8. Analysis:

(1) Prologue, Luke 1:1-4.

(2) Infancy and childhood of John and Jesus, Luke 1:5-2:52.

(3) Beginning of Christ’s Ministry, Luke 3:1-4:13.

(4) Galilean Campaign, Luke 4:14-9:6.

(5) Retirement from Galilee, Luke 9:7-50.

(6) Later Judean and Perean Ministry, Luke 9:51-19:28.

(7) Close of the Public Ministry in Jerusalem, Luke 19:29-21:37.

(8) The Dreadful End, Luke 21-23.

(9) Resurrection of Christ, Luke 24.


See extended list of books at close of article on ACTS OF THE APOSTLES; the extensive list of Commentaries Plummer’s Commentary on Luke can also be consulted. After Plummer the best commentaries on Luke’s Gospel are Bruce, Expositor’s Greek Test.; Weiss’ Meyer Krit.-exeget. Komm.; Godet; Holtzmann, Hand-Commentary Of the many Introduction to the New Testament, Zahn’s is the ablest and most exhaustive (conservative) and Julicher’s is the fairest of the radical school. The best of the briefer ones is Gregory’s Canon and Text (1907). Special treatises deserving mention here are Blass, Philology of the Gospels (1898); Ev. secundum Lukam (1897); Wellhausen. Das Ev. Lukae (1904); Sense, Origin of the Third Gospel (1901); Friedrich, Das Lukasevangelium und die Apostelgeschichte, Werke desselben Verfassers (1890); Harnack, Luke the Physician (1907), and Sayings of Jesus (1908); The Date of the Ac and the Synoptic Gospels (1911); Hawkins, Horae Synopticae (2nd edition, 1909); Hervey. Authenticity of Luke (1892); Hobart, Medical Language of Luke (1882); Litzinger, Die Entstehung des Lukasevangelium und der Apostelgeschichte (1883); Ramsay, Was Christ Born at Bethlehem? (1898) and Luke the Physician (1908); Resch, Das Kindheit-Evangelium nach Lukas und Matthaus; Selwyn, Luke the Prophet (1901); Vogel, Zur Characteristik des Lukas nach Sprache und Stil (1897); Weiss, Quellen des Lukasevangelium (1907); Wright, Synopsis of the Gospels and his Gospel according to Luke in Greek (1900).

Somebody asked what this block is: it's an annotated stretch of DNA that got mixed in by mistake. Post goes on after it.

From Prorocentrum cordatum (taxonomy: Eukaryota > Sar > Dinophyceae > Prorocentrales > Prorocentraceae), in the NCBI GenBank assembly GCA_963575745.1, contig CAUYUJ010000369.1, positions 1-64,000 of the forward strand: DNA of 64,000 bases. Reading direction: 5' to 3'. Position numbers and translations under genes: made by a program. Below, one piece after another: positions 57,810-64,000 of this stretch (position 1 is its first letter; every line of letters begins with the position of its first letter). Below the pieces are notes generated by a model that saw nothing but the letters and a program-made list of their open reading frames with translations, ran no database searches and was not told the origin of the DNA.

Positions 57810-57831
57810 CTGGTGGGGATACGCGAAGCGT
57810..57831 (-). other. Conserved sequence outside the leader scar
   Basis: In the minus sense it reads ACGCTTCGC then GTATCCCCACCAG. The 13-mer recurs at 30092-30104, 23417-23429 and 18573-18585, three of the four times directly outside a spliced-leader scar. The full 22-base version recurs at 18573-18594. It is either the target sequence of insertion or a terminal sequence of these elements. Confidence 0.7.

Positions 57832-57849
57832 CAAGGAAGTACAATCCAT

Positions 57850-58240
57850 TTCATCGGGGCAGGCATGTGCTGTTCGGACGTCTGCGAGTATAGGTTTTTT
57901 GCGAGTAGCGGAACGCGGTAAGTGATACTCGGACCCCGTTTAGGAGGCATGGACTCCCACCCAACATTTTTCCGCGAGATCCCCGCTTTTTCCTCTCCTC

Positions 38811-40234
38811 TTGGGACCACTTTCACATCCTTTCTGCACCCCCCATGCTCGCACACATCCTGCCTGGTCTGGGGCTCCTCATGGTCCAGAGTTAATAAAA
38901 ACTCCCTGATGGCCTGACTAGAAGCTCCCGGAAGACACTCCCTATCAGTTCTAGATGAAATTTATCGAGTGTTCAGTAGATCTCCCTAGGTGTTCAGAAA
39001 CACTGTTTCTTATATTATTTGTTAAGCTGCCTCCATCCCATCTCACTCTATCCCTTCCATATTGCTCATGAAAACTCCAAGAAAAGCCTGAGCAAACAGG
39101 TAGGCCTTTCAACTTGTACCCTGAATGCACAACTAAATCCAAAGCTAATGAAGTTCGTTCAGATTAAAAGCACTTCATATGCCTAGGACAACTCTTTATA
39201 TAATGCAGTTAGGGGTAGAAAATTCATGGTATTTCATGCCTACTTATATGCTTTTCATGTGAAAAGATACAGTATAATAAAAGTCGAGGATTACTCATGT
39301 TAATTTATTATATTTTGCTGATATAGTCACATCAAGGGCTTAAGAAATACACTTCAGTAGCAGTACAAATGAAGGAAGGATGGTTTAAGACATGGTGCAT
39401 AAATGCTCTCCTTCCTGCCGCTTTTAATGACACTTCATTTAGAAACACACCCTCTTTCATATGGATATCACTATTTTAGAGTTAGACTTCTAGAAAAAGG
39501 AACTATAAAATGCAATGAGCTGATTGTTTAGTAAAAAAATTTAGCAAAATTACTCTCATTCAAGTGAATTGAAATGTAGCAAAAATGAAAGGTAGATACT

See also

  • Synoptic Gospels